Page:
The TBE Story

The year was 1927.

Thirteen Poughkeepsie families had been worshipping
together for several years. Not comfortable in either the Orthodox or Reform congregations already available in the city, they decided the time was right to found their own congregation. As early as 1925, they held their own High Holy Day services in a building owned by Mr. I.H. Spitz. This Fallkill Building was on the corner of Main and Washington Streets. In October, 1927. They decided to purchase their own building from the Society of Friends. If you drive down Montgomery Street, you can see that original building at 110-112 Montgomery St.
The synagogue formally opened its doors in 1928. In 1930, the synagogue acquired the Temple Beth El cemetery on Route 44.

Long time residents of Poughkeepsie will recognize some of the names of the founders: Albert, Braw, Fleishman, Goldstein, Katz, Klein, Lass, Perlmutter, Rosen, Spitz, Tofel. Major R. Rosen was elected the first president of Temple Beth El.

Rabbi Haselkorn, former rabbi of Vassar Temple, served as Rabbi from 1935 until he entered the service n 1942. He was followed by Rabbi Holzer who served until 1946. From the beginning , Samuel Pressman volunteered as Cantor until his death in 1953.

Then in 1946, the growing congregation took a chance on a young rabbi who had recently immigrated to NYC from Germany. He, his wife Lilli and their young child Miriam arrived in Poughkeepsie and eagerly embraced their new home and community. And the community embraced this charismatic, loving and dedicated couple as well. For over 40 years, Rabbi Zimet oversaw this community as it grew from 75 families to 350 families while on Montgomery Street and from 1959 to over 800 families in our present home on 118 South Grand Avenue.
Lilli started a High Holiday Choir and a Youth Choir and ran the the religious school until the late 1980’s. As an early childhood educator, Lilli also taught nursery school for many years. During this period of growth, Sidney Rabinowitz became the first professional cantor at Temple Beth El and in 1967, Cantor Joseph Wieselman started his more than 20 year tenure as congregational cantor.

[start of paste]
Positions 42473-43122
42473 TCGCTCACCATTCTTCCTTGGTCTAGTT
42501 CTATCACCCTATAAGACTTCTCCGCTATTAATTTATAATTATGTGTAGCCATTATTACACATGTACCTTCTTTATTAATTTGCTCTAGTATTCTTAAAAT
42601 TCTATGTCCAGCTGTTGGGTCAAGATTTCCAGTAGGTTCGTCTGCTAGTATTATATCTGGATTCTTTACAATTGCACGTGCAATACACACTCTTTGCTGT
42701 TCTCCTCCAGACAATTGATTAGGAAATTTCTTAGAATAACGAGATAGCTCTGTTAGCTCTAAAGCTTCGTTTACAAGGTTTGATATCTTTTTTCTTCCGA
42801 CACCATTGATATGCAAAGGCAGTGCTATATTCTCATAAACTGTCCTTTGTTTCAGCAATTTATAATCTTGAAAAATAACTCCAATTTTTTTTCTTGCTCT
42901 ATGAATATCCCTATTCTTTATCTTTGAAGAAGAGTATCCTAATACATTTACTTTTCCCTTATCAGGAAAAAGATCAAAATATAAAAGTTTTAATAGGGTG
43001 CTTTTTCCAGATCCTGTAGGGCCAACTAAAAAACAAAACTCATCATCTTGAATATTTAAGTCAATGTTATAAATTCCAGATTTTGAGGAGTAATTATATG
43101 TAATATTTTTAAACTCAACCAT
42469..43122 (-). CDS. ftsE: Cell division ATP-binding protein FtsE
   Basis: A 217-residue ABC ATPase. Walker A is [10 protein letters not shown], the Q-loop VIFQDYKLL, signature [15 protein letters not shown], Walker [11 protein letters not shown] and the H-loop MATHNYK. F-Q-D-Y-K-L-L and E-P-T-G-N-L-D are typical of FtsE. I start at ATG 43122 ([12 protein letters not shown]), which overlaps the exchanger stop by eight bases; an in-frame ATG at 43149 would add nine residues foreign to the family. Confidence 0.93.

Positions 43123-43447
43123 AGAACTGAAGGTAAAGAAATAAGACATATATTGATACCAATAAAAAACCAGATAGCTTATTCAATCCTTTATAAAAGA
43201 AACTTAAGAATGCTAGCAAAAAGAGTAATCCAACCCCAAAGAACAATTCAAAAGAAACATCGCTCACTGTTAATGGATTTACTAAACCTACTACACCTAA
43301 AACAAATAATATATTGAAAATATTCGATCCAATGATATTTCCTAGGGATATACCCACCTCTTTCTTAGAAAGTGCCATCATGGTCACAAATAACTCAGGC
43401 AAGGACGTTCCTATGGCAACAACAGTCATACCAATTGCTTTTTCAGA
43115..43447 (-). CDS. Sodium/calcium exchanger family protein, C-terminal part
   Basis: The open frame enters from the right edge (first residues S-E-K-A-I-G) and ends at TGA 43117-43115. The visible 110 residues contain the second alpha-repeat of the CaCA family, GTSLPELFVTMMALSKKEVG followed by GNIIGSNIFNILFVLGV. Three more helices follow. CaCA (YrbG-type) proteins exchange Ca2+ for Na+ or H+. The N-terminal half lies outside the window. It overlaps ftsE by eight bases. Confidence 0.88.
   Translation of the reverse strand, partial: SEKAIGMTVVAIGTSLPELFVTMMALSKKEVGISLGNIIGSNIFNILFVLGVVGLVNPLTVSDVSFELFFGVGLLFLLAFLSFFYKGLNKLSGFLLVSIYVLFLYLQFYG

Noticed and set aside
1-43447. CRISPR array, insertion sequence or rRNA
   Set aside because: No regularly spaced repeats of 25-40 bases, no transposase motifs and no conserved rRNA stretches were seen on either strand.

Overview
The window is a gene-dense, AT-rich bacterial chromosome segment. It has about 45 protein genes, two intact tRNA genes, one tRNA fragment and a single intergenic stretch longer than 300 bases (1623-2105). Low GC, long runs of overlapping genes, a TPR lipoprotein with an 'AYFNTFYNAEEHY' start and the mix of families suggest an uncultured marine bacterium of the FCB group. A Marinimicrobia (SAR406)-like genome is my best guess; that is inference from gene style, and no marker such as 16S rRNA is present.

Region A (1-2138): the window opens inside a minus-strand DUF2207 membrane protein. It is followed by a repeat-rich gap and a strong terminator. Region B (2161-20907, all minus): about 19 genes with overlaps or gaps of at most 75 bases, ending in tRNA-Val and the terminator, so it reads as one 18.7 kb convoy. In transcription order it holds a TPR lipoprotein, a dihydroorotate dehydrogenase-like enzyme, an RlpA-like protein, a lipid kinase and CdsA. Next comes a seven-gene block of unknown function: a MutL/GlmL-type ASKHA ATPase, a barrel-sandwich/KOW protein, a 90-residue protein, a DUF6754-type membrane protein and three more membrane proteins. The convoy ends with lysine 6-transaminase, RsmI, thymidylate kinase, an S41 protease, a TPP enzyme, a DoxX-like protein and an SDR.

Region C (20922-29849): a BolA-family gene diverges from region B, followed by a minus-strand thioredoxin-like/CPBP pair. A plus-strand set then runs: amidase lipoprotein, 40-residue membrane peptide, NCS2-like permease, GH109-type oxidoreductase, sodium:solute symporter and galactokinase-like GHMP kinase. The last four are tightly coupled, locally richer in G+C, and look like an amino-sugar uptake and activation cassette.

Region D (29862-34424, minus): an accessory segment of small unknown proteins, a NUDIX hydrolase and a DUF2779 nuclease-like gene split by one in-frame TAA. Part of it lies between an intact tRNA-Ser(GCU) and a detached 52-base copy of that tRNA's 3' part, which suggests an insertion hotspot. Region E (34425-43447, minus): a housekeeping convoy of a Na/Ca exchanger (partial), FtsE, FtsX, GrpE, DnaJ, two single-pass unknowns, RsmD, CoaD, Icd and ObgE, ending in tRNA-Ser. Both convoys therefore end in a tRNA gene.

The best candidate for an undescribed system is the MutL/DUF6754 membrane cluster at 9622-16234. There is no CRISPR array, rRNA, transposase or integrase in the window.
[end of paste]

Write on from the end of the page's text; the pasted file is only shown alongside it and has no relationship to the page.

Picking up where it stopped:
In 1987 the congregation hired Rabbi Stanley Schachter for a year, followed by Rabbi Charles Feinberg and Rabbi Jonathan Case. In 1990 Cantor Rena Shapiro joined Temple Beth-El as the first woman cantor and Miriam Rubin began her long tenure as principal of the religious school.

In 2002 TBE won the prestigious STAR Synsplex grant which funded creative and innovative programming over the course of three years. We became one of the first synagogues to embark on a three-year journey to engage our membership with creative Shabbat programs.

From August 2006 until September 2014, Rabbi Neal Loevinger served the congregation. He brought his intellect and commitment to pastoral care and tikun olam to his work. He is now serving as Director of Spiritual Care and Ethics Coordinator at Vassar Hospital Medical Center.

Our current spiritual leader, Rabbi Daniel Victor, is bringing the congregation into its next phase- redefining the synagogue’s mission and goals based on the changing needs of the community. With his passion, energy and his commitment to the Conservative movement’s mantra of “Tradition and Change” , Rabbi Victor is committed to enhancing traditional an alternative spiritual practices and putting relationships in the forefront of a renewed vision of what our community looks like. Working hand in hand with Rabbi Victor, Rabbi Miriam Hyman serves as Rosh Tifilah- prayer leader- and director of a dynamic re-envisioned religious school and youth program. Together with a professional staff and strong lay leadership as well as with involvement of a diverse, engaged membership, Temple Beth El is poised to meet the demands and challenges of modern Jewish synagogue life.

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